“Thanks a lot,” one said.
“It’s not my fault. He started it,” another argued.
“I guess no dessert tonight,” Bobby added.
I knew it was Bobby, because he is always the first to ask for dessert after dinner. I had to agree with his conclusion; Mr. Otter was now in a sour mood.
We continued toward a large drift near some trees and made our way back into the forest. I watched Mr. Otter crunch through the snow with difficulty now. It was deeper and sliding became impossible in the loose snow. He bounded a few times and suddenly disappeared from view with a soft whoosh sound, followed by, “Umpf!”
“Oh, dear!” I cried. “Samuel, are you alright?”
I barely heard his muffled voice from under the snow say, “I’m not hurt, but I don’t think I can climb out of this hole. Watch how close you come, the snow is really deep here.” I watched the snow in front of me mound up and then sink as he tried to dig his way out. The sunken trail moved towards a tree where Mr. Otter’s head poked out of the snow as he climbed up the branches.
He looked at me with frosted whiskers and said, “Oh there you are. I guess I got a little turned around.” He climbed up the rest of the way and gingerly made his way back to us. “See boys, that’s why you don’t run ahead.”
I smiled and gave him a hug, “I am so glad you didn’t get hurt. I don’t know if I could handle these three without you.”
Benjamin carefully scooted up to us and asked, “Gee Dad, were you scared?”
“No,” Mr. Otter said. “But I don’t relish doing it again. Let’s walk around the drifts from now on.”
We made it to Effie’s home without any other difficulties,but we made sure to take the long route, along the river, on our return home.
I have lost all track of time. The winter has been brutally harsh this year and we have not been outside very much. Well, thankfully Mr. Otter and Benjamin, my oldest, have been able to forage some food. Otter fur is thick and warm, but it can only take so much cold. Benjamin came home from a venture with swollen paws and I had to nurse them all night. He is able to walk, but one foot looks too injured to heal. He may end up with a limp.
Bradley and Bobby have been entertaining the family with stories and skits. Their most recent was of Mr. Nibbler, a kind old porcupine, trying to scare off a fox. Bobby played Mr. Nibbler and Bradley played the fox. Mr. Nibbler ran across a pile of logs and slipped. He luckily fell safely to a lower log, but landed on his back and became stuck by his quills. The fox laughed so hard as Mr. Nibble wriggled to right himself, that he did not see the grizzly bear behind him. Mr. Otter played the part of the bear and did a fabulous job of squishing the fox to death. After a long and dramatic death scene, the bear plucked Mr. Nibbler from the log and left in search of a quiet place to nap.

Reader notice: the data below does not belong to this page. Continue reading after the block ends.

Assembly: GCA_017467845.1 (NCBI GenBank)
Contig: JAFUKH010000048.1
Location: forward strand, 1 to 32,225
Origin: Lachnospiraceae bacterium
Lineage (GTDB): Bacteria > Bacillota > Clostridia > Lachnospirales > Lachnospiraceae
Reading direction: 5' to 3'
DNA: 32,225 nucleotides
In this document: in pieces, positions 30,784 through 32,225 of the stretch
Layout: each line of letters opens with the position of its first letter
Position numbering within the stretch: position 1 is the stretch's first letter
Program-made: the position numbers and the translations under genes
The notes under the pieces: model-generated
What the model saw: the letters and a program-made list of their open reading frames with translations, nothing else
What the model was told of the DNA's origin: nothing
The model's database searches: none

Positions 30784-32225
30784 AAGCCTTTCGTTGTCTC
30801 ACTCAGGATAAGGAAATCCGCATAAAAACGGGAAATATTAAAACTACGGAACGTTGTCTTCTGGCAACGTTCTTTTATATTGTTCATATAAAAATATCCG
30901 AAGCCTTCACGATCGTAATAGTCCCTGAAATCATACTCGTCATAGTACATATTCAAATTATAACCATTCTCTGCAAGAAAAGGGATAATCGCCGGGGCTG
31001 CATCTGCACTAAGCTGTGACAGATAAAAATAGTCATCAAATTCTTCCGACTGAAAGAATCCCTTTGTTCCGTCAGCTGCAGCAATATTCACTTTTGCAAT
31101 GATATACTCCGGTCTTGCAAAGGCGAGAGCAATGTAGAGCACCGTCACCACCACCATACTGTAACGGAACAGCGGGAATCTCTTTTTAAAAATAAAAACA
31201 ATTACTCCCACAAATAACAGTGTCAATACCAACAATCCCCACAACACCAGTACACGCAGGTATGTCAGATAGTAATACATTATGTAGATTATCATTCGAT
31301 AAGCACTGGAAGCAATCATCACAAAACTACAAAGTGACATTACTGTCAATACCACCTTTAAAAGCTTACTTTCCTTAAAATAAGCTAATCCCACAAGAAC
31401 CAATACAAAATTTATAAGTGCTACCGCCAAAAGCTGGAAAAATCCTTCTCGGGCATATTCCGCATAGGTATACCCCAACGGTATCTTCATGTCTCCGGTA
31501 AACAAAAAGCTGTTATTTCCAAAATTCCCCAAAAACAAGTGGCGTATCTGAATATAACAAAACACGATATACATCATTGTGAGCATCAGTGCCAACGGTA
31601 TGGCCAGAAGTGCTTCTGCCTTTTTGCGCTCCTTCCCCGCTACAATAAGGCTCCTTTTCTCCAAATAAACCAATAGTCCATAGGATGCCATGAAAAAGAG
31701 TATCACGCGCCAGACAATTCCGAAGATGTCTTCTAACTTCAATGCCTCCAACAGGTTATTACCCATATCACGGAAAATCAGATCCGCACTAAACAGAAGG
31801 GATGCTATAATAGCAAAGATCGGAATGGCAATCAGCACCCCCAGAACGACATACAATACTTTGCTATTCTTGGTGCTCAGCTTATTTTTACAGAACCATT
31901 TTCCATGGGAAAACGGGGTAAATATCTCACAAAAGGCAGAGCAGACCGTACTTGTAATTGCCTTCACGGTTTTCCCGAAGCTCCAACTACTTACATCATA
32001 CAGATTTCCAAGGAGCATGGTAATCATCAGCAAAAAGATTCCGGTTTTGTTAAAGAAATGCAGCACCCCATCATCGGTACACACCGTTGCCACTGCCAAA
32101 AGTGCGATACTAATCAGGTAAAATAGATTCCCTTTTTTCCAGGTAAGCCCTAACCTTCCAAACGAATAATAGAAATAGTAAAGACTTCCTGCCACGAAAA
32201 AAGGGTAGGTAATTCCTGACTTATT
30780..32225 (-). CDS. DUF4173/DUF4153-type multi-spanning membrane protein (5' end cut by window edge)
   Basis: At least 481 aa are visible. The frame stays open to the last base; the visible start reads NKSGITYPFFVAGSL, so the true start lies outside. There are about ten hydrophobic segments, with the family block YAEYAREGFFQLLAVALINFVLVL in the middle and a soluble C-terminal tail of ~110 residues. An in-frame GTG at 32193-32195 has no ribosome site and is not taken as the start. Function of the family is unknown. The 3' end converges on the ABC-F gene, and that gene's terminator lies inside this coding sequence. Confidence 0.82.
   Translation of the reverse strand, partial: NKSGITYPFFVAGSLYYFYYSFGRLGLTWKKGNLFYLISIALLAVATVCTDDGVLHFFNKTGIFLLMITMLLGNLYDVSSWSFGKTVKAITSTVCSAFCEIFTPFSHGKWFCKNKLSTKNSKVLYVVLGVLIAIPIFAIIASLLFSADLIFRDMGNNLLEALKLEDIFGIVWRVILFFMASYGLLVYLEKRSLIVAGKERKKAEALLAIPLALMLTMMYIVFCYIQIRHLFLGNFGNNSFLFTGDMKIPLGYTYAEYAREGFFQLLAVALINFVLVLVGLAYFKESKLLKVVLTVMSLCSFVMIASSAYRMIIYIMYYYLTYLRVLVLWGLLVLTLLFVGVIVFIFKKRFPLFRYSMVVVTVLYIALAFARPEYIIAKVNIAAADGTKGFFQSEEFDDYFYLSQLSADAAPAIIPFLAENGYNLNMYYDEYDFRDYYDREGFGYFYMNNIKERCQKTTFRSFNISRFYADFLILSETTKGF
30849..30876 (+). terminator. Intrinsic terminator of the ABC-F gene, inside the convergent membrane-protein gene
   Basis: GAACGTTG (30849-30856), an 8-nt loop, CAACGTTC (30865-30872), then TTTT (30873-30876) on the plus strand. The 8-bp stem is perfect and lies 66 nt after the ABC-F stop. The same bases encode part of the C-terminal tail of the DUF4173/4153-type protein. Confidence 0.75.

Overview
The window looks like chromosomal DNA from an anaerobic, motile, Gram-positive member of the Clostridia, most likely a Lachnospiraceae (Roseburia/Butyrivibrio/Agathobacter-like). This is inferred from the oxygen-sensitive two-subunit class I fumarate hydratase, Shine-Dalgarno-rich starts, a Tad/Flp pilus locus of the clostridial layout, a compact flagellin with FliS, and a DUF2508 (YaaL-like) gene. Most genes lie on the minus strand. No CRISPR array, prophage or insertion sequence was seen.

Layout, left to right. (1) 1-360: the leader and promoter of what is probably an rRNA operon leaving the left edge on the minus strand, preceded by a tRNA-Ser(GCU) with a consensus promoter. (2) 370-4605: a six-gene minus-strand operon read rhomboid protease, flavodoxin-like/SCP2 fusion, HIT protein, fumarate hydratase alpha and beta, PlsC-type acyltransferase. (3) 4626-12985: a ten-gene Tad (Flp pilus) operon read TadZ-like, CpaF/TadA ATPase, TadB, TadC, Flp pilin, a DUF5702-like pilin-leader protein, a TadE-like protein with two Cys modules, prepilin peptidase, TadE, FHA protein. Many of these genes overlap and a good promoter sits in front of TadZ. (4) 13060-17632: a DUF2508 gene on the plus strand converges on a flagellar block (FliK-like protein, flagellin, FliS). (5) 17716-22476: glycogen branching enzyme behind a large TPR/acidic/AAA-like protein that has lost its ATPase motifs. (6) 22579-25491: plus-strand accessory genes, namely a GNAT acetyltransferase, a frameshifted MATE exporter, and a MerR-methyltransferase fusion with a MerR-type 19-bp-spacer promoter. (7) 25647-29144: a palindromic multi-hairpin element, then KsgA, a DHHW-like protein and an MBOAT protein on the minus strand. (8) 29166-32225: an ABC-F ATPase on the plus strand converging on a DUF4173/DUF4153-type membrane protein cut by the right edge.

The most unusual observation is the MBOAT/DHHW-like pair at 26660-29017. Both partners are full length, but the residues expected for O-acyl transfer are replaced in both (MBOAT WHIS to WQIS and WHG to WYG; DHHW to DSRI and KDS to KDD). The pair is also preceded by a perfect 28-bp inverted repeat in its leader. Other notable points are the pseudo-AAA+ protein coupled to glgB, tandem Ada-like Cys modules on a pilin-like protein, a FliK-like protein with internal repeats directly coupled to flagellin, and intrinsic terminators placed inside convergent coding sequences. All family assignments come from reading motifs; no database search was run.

I will be glad to feel the warmth of the sun on my face this Spring. I certainly hope it comes soon.
The Big Wood has been a bustle of activity; the animals are urgently preparing for the winter. Must are storing food or eating heartily, to build up fat supplies for hibernation. I have been cleaning out the den on a regular basis. Mr. Otter still hunts during the winter, but has suggested starting a garden in the spring. He is such a busy beaver.
Bradley has constructed the most beautiful furniture for our patio. He was correcting various sticks from the many storms, and lashing them together with vines. I am now the proud owner of a table and four chairs that will come in handy for tea with guests.
There was a rumor of a human moving into the woods, but there is no sign of a permanent home. Simon is in charge of a scouting party that is gathering information. He thinks it was a hunter or traveler, but we should all be on guard in case this visitor returns.
Oh, I must be going; it seems the boys have tied up Bobby to a tree and forgotten about him. Here goes Mother to the rescue.
I apologize for not posting in a while. Spring is such a busy time for our family. Mr. Otter has been helping Mr. Beaver divert the water flow from our rushing river. The lake down river has risen considerably. I hope that the rains will stop long enough for the ground to soak it up.
Our little home on the bank has fared well since rocks surround us. We usually are not concerned about erosion of our den. Our biggest concern right now is the spiders. More
It was a hard night last night. A vicious storm came through the Big Wood and we have a lot of flooding. Our den is high and dry, but other families along the river have lost all they have. Eleanor never mentioned this weather, so it must be something that just popped up. The beaver family that lives downriver, checked up on us. They had to move some logs to release the backed up water. More